Use this URL to cite or link to this record in EThOS: http://ethos.bl.uk/OrderDetails.do?uin=uk.bl.ethos.640999
Title: Hair, wigs and wig wearing in eighteenth-century England
Author: Markiewicz, Emma
ISNI:       0000 0004 5349 8789
Awarding Body: University of Warwick
Current Institution: University of Warwick
Date of Award: 2014
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Abstract:
This thesis explores the period of prominence experienced by wigs and wig wearing in England from the late seventeenth to the latter decades of the eighteenth century. Its primary focus is the ‘raw material’ from which wigs were made: human hair. Being produced from a part of the body placed wigs in a unique position as fashionable items. The act of ‘making’ a wig entailed taking a natural entity growing on the head, and turning it into an intrinsically unnatural artefact. ‘Wearing’ a wig meant for the wearer to invest time in shaving or cutting his own hair. Questions about why this became such an important and fashionable practice are explored here by starting with the hair itself, a topic not generally considered by the extensive literature on eighteenth-century wigs and wig-wearing. My thesis highlights the diverse functions a wig could fulfil, by presenting hair in the context of eighteenth-century understanding of medicine and the body. These functions included protecting the wearer from the elements and potential contagion, projecting a more healthy or youthful appearance, and marking status or profession. This thesis considers how hair - as part of the body - became a highly desirable commodity, and the moral and physical implications this entailed. The physicality of the raw material affected those who traded in human hair and made a living out of producing wigs, as well as those who wore wigs that defined their public image. This thesis challenges existing work, which has tended to focus on gender and dress, by emphasising the connection of hair to the body and how this was translated into the conspicuous fashion for wigs.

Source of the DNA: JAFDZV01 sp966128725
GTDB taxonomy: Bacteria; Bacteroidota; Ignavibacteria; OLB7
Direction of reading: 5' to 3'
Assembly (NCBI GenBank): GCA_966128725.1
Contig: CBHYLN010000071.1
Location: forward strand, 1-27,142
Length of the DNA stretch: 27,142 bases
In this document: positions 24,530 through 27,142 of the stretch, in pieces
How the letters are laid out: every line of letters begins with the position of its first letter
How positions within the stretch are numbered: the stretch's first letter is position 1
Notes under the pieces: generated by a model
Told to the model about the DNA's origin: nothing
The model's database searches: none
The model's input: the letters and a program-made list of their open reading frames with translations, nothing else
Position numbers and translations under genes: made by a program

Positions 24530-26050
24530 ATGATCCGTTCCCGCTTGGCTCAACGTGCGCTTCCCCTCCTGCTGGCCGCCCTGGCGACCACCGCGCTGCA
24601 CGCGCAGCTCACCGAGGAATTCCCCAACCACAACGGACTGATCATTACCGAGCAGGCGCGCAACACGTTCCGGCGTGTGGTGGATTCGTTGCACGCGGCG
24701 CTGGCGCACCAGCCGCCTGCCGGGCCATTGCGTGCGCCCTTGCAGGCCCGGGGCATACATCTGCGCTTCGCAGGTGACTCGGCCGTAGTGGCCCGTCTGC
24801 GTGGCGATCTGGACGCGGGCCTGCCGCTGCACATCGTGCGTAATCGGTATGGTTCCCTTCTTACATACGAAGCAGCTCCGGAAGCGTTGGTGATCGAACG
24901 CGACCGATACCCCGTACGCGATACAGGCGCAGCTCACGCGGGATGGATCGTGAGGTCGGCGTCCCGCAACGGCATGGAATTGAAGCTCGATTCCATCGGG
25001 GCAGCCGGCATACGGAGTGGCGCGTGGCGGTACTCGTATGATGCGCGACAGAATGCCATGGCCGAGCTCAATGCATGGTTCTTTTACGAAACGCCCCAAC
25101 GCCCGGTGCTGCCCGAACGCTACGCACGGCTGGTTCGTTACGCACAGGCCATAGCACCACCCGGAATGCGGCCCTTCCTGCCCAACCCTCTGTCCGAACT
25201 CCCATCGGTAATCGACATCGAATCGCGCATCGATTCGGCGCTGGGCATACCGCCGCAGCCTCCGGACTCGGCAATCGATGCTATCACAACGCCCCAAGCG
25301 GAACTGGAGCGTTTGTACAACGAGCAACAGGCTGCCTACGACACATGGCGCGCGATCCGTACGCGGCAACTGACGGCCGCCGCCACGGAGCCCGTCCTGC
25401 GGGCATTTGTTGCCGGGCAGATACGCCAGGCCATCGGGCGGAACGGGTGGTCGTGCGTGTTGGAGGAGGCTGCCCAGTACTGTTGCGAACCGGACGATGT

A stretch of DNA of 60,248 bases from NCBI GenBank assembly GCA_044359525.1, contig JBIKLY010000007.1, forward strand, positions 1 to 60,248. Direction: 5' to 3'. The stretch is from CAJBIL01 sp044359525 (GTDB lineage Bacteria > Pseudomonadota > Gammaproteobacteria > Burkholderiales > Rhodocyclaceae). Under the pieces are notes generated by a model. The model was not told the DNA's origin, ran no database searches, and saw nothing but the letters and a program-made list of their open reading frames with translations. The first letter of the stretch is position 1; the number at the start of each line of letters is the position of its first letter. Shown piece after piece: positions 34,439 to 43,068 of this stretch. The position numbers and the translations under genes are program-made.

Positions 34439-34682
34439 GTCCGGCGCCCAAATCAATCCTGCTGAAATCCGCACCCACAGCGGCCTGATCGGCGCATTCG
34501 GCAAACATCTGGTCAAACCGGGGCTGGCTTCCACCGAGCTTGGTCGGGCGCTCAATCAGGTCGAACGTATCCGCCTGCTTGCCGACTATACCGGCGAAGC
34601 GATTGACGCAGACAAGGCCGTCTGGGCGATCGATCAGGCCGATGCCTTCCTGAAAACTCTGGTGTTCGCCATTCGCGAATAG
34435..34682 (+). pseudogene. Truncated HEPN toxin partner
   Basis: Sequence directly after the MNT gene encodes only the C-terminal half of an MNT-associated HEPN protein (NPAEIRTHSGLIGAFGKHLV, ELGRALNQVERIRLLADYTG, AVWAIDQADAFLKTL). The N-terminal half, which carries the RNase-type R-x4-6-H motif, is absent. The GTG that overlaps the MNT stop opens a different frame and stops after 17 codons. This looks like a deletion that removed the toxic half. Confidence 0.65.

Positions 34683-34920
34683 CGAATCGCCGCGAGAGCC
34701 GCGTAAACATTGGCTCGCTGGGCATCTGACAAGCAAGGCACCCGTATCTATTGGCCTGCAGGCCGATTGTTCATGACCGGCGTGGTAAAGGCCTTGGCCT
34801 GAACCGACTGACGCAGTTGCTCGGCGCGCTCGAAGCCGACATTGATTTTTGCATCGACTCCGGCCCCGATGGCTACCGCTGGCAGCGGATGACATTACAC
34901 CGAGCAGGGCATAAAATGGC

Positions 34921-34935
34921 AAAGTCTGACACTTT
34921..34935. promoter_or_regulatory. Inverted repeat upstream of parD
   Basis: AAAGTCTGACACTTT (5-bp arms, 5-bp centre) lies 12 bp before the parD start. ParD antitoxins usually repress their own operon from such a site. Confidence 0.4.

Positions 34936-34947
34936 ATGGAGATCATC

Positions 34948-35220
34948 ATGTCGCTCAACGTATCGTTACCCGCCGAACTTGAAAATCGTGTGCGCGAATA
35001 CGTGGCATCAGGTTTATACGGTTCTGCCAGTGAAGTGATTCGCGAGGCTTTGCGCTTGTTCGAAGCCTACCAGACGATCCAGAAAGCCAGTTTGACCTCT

Supervisor: Not available Sponsor: Not available
Qualification Name: Thesis (Ph.D.) Qualification Level: Doctoral
EThOS ID: uk.bl.ethos.640999  DOI: Not available
Keywords: GT Manners and customs
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